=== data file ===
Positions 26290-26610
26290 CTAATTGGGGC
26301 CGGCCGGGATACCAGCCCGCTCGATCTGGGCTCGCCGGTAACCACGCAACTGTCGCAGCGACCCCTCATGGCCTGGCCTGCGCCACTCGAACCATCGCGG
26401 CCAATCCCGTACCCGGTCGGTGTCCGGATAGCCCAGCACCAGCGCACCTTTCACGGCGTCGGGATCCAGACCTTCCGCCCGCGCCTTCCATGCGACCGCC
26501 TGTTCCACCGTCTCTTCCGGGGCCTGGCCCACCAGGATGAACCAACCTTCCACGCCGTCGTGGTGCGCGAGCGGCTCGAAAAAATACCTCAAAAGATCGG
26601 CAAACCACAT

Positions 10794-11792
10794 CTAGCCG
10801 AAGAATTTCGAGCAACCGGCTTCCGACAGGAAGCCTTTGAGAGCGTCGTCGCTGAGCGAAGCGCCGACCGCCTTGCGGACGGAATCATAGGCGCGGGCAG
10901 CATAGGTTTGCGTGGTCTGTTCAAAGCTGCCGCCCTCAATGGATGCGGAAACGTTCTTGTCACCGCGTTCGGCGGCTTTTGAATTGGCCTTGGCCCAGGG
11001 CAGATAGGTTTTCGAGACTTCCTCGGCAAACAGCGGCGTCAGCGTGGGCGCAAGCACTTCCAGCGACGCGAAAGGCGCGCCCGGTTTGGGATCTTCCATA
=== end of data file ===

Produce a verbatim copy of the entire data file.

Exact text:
Positions 26290-26610
26290 CTAATTGGGGC
26301 CGGCCGGGATACCAGCCCGCTCGATCTGGGCTCGCCGGTAACCACGCAACTGTCGCAGCGACCCCTCATGGCCTGGCCTGCGCCACTCGAACCATCGCGG
26401 CCAATCCCGTACCCGGTCGGTGTCCGGATAGCCCAGCACCAGCGCACCTTTCACGGCGTCGGGATCCAGACCTTCCGCCCGCGCCTTCCATGCGACCGCC
26501 TGTTCCACCGTCTCTTCCGGGGCCTGGCCCACCAGGATGAACCAACCTTCCACGCCGTCGTGGTGCGCGAGCGGCTCGAAAAAATACCTCAAAAGATCGG
26601 CAAACCACAT

Positions 10794-11792
10794 CTAGCCG
10801 AAGAATTTCGAGCAACCGGCTTCCGACAGGAAGCCTTTGAGAGCGTCGTCGCTGAGCGAAGCGCCGACCGCCTTGCGGACGGAATCATAGGCGCGGGCAG
10901 CATAGGTTTGCGTGGTCTGTTCAAAGCTGCCGCCCTCAATGGATGCGGAAACGTTCTTGTCACCGCGTTCGGCGGCTTTTGAATTGGCCTTGGCCCAGGG
11001 CAGATAGGTTTTCGAGACTTCCTCGGCAAACAGCGGCGTCAGCGTGGGCGCAAGCACTTCCAGCGACGCGAAAGGCGCGCCCGGTTTGGGATCTTCCATA